Report from the Chelmsford Chronicle Friday 18th July 1834. The Crown Court sat before Lord Chief Justice Tindal The following gentlemen were empanelled as the Grand Jury: The Hon J.J. Strutt was the foreman Hon C. Petre S. Sheen Esq Sir G.H. Smythe Bart J. Bullock Esq T.M. Leake Esq A. Majendle Esq J.J. Tufnell Esq J.R.S. Phillips Esq T.W. Bramston Esq G. Savill Esq F.S. Rebow Esq T.F. Balderston Esq J.A. Houblon Esq J. Boggis Esq W. Davis Esq N.C.Bamardiston Esq C. Cure Esq the younger R.C. Hazelfoot Esq J.P. Judd Esq P.Z. Cox Esq J. Kersteman Esq G. Palmer Esq The Charge of the Learned Judge was brief, and mearely consisted of explainations of the law applying to some cases. SENDING THREATENING LETTERS Merioc conduct of a female Jas Day 10 years of age and Joseph Thurley age 18, labourers were indicted for sending an anonymous letter to Mary Ann Baker, threatening to kill and murder her. Letter A given below, was the one act set forth in the indictment. Mr Clarkson, who with Mr Deeds, was counsel for the prosecution, addressed the jury at considerable length, minutely relating the circumstances attending the extraordinary, and as the Learned Counsel observed, the Providential manner in which the prisoners were brought to justice. Mr Dowling defended the prisoners. Nathaniel Hayden stated, I am a farmer at Great Hallingbury in the county of Essex. Mary Ann Baker, my housekeper, has lived 9 years and upwards with me. In the evening of Monday 3rd march, my son James came to me, as he had ben in the habit of doing since a fire upon my premim, which took place on the 18th February and destroyed a cow house and other out building. A grandchild about 5 years old, lived with me. About 6 O'clock in the morning of the 3rd March, I picked up a letter in the front garden. (Letter (A) was here produced and identified). I took it in doors and gave it to Mary Ann Baker, to whom it was directed. No one else was present when we read it. Mary Ann Baker deposed. I am a single woman and have resided about 9 years with my master, the last witness. I remember the fire, and from that time till the 3rd March, I, accompanied by a large dog went round the premises at night and morning. I had had some talk with a person named Satter, Mr Cotton, Jones and other neighbours about the fire. They came to my master's house occasionally to talk it over. On the Morning of the 3rd march, my master brought the letter now produced to me. I had never received a letter before addressed in that way between the 18th February and that day. I was the first person to give the alarm of the fire. On the night of the 3rd March I set out at about half past 8 O'clock to look round the premises. I called the dog but could not find him. Mr Haydees son had come over to my master that night, and we were told to go to bed without looking round. It was quite a fine star light night. The farmyard is at the back of the house. I went out at the back door, leaving James and his father with the child by the fire. There is a bam near, and adjoining is a littel out house. I got over the gate and went some little distance on the land when I heard voices comming up the side of the orchard talking very low. I concluded they were Mr Houblotfs keepers and not wishing them to see me, I ran into an out house about two yards from the gate. I shut the door, it had a little hole through it, by which the latch is raised and it open outwards. When I was in I shut the door quitely after me. two persons came up almost directly, and placed themselves against the door with their arms folded. The hole for the latch remained uncovered. I had seen Thurley before, and he was one of the men. Day said - “Joe go to the gate and see if you can see a light shimmer through the shutter.” Joe went, and on his return said - “No”. Whilst he was gone I could not see the other man sufficiently to know it to have been Day. The other person said “ D --- n it, I doubt they aedt gone to bed, What must we do with it” Thurley said “I think you had better go over the gate onto the pasture and throw it into the stack yard.” The other person said “No D --- n it Joe, they wont find it there, I think we had better go back the same way as we came and throw it over the front garden, and then they'll be sure to find it there, or if not I'll carry it home and bum it, for Lindsell said he would not write any more, for he had burnt his pens and was oblidged to write this with a pencil, and when he had wrote it he would bum that for fear they would search” Thurley said “I think you had better take it out of your pocket here”. The other one then took it out of his pocket and dropped a piece of paper which I picked up, when I opened the door of the out house. He gave the paper he took out of his pocket to Thurley, and said “ D---n it, if I had known when I put That little bit of stuff in the thatch that it would have caused all this confusion I would not have done it” There was a thatch upon the buildings burnt. Thurley said “D ---- n it Day, we had better go, for if we see the keepers we must run like fire” The other man said `D --- n it Thurley, we musn't run, because if we do they'll think we are doing somthing we should not, we had better say we have been to Woodside Green. I do not know where either of the men lived. They retired from the door of the out house and appeared to go on the side of the field they had come up. They could to get into Hallingbury Street. I waited some lettle time being very much frightened, and then came out and picked up the piece of paper, which was lying not a yard from the out house door. I got over the gate and ran across the farm yard and got over the place into the front garden. I there concealed myself behind a large rose bush, and in about tow or 3 minutes observed the two men comming across the footbridge in the road. One of them stood on the bridge wust Thurley got over the ditch and up the bank, which separates the garden from the road, within a rod of me. He then threw something over the ???? onto the little flower garden, having done which, he returned in the direction of the footbridge. As I was getting up form the rose bush I heard my master call me three or four times, I did not answer him but went up to the front door and knocked. I had in my hand the piece of paper I got from the out house and having explained what had ocured, young Hayden went out with me and we found what I had seen thrown over, one of the letters which have been produced - (letter B). We compared the piece of paper on which that letter was written, with the piece left at the out house door, and in my judgement they once formed a half piece of fullscap. (The pieces which had been rudely tom were compared by the Jury, and found to fit each other exactely.) The next day I saw Day and Thurley in custody. On hearing day I recognised his voice, and his height corrisponded with that of the person I saw with Thurley. His speach was hoarse and gaff. I can speak Positively to Thurley and My belief is that Day is the other man. By the Judge. the hole in the door was between two men, and whilst they were in conversation they leaned their shoulders against the building turning their faces towards each other, I was thus enabled to see their countenances. The following are copies of the letters: - (A) You think yourself very clever I dare say but you had beter not be to cunin I can tell you if you do tull be the worse for you for dam ye I will lay wach for you so you had beter not look about to much to ?od out how ?? for my lady I can tell you if you dont look sharp you will lose your life first so I will advise you not to truble youself anything about us for if I no you do If you go out you shant come home again alive so I thought I would ten you about it first so then you can mind what you are after for they all keep comen to you about it there is Salter and Jones coton and all the rest they had beter mind what they are after for if they dont Damem they I no it So you can tell them what we say and take care of your own life so my good woman mind - so yours is the same Miss Mary Ann Baker Haydens 11 Street Farm Gt Hallingbury to at Mr (B) I have no doubt but what you found the leter which was lade in your yard and although we did theren your life we will not hurt you if you dont go in against us if ever they take us upon sespion and if you know any thing prey dont say it for we will never make so many people uncomfotable any more if they will But drop it we will let them rest happy so mind what we say and tell them all Miss M. A. Baker Haydens 11 Street Farm Gt. Hallingbury 11 at TW Letter (B) was written in pencil Thomas Fisher Salter, baliff to Mr Houblon said he had examined the two letters closely, and was decidedly of the opinion that they were hand written of one of the same person. James Hayden, son of the first witness and a blacksmith, at Stanstead Mountfitchet said that Mary Baker carne into the house on the night in question very much frightened. He went part of the way with her into the garden, when she ran forward and picked up the letter. Cross examened by W Dowling. I do not remember having any particular fear about me, but I was very nervous to go to the spot, and she seemed quite willing. - W D. No, you, it would appear, had a great fancy for the inside of the house. (Laughter.) Sayer, a Special constable, Mary Ann Baker, and Samual Jones, Farmer and Miller, late of Great Hallingbury, all proved the manner in which one of the Thurley's shoes corrisponded with a foot mark in the bank. Day said nothing in his defence, Thurley said he was innocent of the crime. Mr Dowling, for the purpose of providing an alibi then called a young woman, named Jane Prior, an intimate acquaintance of the prisoner, who swore that Day was in bed at 7 O'clock and that she be a single woman, saw Thurley laying in bed between two of his brothers at half past eight on the 3rd March. On her cross examination by Mr Clarkson, she obstinately refused to answer many of the questions put to her, nor could the Judge prevail upon her to reply to him. Sarah Day, the sister of one of the prisoners, Jeremiah Thurley, the father, William, the brother and Hestor the mother of the prisoner, all came forward in support of the alibi, but upon cross examination, differed greately in their evidence. Some of them swore it was a very dark night, others that it was quite the contrary. Daniel Thurley, the younger member of the family did not know he said, what night he had come to speak about. It had been agreed amongst them he said, that his brother was in bed at half past eight that night, but what day of the month or of the week he ment he did not know. His father and mother he said walked to Chelmsford to give evidence, but he and his brother came in a can belonging to Linseff, who drove them. He had no idea what he was brought for. The depositions of Sarah Day and Jane Prior, before the Magis'tes, were put in to prove that they had told different stories on that occasion. The Learned Judge summed up the case at considerable length, in the course of which he observed it was not necessary that the communication should be put into the hand of the party, the offence was as complete, if the letter were placed where the party for whom it was intended was acustomed to walk. However cautious the mode of deliverey, it would be sufficient for them to be satisfied that the letter in question was intended to reach the person for whom it was directed. Mary Ann Baker, at the request of one of the Jury, was recalled and asked whether she heard Thurley make use of Day's name in the course of the conversation she overheard. The witness replied that Day Thurley by the name of “Joe” and Thurley called his companion “Day” The Jury almost immediately returned a verdict of Guilty. Mr Clarkson said there was another indictment against the prisoners charging them with an offence of even a more serious nature, but no evidence would be offered upon it. His Lordship, addressing the prisoners, observed that their offence was of the most serious and wretched nature. The tendency of the letter they had sent was to make the life of the person addressed, one of constant terror, and to excite continued feelings of approching danger. The law had therefore provided a most serious punishment for such an offence, and he should feel that he was not doing his duty did he not put the law into execution to its fullest extent. His Lordship concluded by ordering the prisoners to be “Transported for life“. The conduct of Mary Ann Baker throughout the transaction and the very intelligent manner in which she gave evidence, was the general admiration of the Court. At the conclusion of the trail, which lasted five hours, Mr Clarkson applied to the Learned Judge, who he beleived, he said, had the power to award remuneration to her for the exertion she had made in bringing the prisoners to justice. His Lordship said that as a testimonial of the great care she had employed in the matter, he should order £5 to be given to her. Joseph was transported to Australia. He departed London on the 1st October 1834 on the Bengal Merchant 2 and arrived in Australia (New South Wales) on 30 January 1835.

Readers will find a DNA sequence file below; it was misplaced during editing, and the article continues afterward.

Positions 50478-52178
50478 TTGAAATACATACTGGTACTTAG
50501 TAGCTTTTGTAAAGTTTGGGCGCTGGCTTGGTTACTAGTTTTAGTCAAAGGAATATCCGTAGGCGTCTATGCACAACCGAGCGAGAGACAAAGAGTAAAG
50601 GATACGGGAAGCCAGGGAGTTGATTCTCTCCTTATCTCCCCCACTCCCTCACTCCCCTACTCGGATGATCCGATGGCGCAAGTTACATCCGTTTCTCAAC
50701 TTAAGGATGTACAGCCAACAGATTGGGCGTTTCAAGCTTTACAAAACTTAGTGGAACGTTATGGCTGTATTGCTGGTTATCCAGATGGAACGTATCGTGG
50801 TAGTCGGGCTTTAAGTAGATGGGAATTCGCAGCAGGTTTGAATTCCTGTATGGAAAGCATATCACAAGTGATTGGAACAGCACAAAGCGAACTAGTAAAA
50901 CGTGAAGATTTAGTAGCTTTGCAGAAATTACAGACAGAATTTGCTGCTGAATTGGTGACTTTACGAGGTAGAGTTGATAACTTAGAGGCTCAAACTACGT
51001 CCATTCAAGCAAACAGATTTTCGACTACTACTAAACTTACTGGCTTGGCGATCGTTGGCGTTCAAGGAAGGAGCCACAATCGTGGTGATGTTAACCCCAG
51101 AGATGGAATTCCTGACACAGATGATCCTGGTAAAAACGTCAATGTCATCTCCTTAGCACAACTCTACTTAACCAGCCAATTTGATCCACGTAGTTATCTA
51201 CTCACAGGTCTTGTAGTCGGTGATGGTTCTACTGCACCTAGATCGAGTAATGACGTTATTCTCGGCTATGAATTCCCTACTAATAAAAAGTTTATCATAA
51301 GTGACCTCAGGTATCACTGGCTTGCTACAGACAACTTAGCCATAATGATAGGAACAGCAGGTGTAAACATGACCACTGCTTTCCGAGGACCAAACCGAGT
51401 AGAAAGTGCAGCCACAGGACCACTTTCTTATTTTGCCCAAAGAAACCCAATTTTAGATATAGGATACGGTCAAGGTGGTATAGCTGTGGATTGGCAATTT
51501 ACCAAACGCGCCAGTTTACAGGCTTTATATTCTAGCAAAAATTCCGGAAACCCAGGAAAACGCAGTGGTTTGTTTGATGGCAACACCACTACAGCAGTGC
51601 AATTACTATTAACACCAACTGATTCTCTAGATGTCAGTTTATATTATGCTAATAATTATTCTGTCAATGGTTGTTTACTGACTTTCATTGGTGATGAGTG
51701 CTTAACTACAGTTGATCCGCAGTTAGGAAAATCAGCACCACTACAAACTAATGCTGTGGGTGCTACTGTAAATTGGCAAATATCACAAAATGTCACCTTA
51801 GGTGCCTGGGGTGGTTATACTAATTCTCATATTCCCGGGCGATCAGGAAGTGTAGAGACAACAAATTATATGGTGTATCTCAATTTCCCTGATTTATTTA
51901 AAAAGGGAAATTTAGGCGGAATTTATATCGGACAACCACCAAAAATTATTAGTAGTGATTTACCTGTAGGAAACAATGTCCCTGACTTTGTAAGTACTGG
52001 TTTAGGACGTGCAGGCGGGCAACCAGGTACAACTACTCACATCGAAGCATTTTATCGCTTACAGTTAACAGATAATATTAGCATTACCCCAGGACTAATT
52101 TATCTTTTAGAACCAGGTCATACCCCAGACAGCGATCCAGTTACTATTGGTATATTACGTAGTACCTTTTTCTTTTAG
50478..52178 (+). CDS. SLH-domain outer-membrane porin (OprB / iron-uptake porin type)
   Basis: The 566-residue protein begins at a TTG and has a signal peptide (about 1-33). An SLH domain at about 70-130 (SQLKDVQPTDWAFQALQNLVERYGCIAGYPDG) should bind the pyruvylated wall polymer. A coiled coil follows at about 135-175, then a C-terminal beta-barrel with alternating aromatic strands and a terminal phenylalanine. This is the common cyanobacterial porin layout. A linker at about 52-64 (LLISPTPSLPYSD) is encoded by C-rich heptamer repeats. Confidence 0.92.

Housebreaking William Thurley, 23 and Sydney Thurley, 21, laborers, were indicted for breaking into the dwelling house of William Prior at Great Hallingbury, and stealing a watch, his property - Mr Knox stated the case. Prosecutor examined. I rent a cottage in Great Hallingbury with my brother; on the 24th September I left my cottage about half past 5, having locked the door; I left the key at my sister's who lives near; in the evening I discovered that the window had been broken and an iron bar before it, by which an entry was made; I missed a large silver cased watch from my hutch in the bedroom and also two sovereigns; I had taken the watch a few months before to Mr Pratt, at Sawbridge, to be repaired - Cross-examined by Mr Chambers. I went before the Grand Jury at Michaelis Session, but the bill against the prisoners was thrown out. Mary Bird. I am sister to Prior; II went to their house to make the beds and left the house safe on the 24th. William Dunmow, of Great Hallingbury, proved that he saw the prisoner about one o'clock on the day of the robbery, in the road near prosecutors house - Cross-examined. I have been in custody wrongfully concerning the police and also about the game laws. Anne Archer who lives about a quarter of a mile from prosecutor's, and adjoining the prisoners house, proved seeing them together on the day of the robbery returning in the direction from prosecutor's house. William Pratt, Watchmaker, of Sawbridge. On the 27th October William Thurley, whom I had known before, asked me to purchase a watch, but it being a very old one, I declined; he then went outside to a person with whom he had been before conversing, but whom I did not know, though it appeared to be like the other prisoner - The watch was about 80 years old, and on the maker's name, James Haugue. I after woods recollected that it was Prior's watch, having repaired it in Nov. 1839. I immediately gave information to the police, having understood that Prior's house had been broken into. William Anstle, police constable. I received information from last witness and pursued and overtook the prisoners, both of whom escaped from me. William Thurley having bitten my finger and obliged me to release my hold. I felt something in William Thurley's waistcoat pocket, which I thought was a watch. Charles C. Balley, inspector of police, On the 27th of November, I apprehended the prisoners at Dunow, They asked me what they were in custody for, when I enquired of them how long it was since they were at Sawbridge; they both denied ever being there. - Cross-examined. I did not pronounce the place Sapreror; they did not mention they had been in custody before on the same charge. Mr Chambers, for the defense, commented on the fact of the prisoners having being apprehended in the first instance on such vague grounds that the ground jury through out the bill, and now the fresh evidence now added was that of the watchmaker, He could only speak positively to one party, who for sought knew might be the agent only of the other, as they were observed in conversation just before William Thurley offered the watch. With regard to the falsehood which they had told the inspector, it was only natural after having been sent to prison for some weeks, that they should attempt to avoid a repetition of such treatment, He (the learned council) could not but express hope that such "catching" questions as had been put to the prisoners would not be used by constables in future. The Jury found William Thurley guilty - Sydney not guilty. James Dean against William Thurley then proved a prior conviction in 1839, when he suffered 12 month's imprisonment. His Lordship said, from the serious nature of the prisoner's offence, and from having been before convicted, he could not be allowed to remain in the country, and the sentence was that he be transported for life.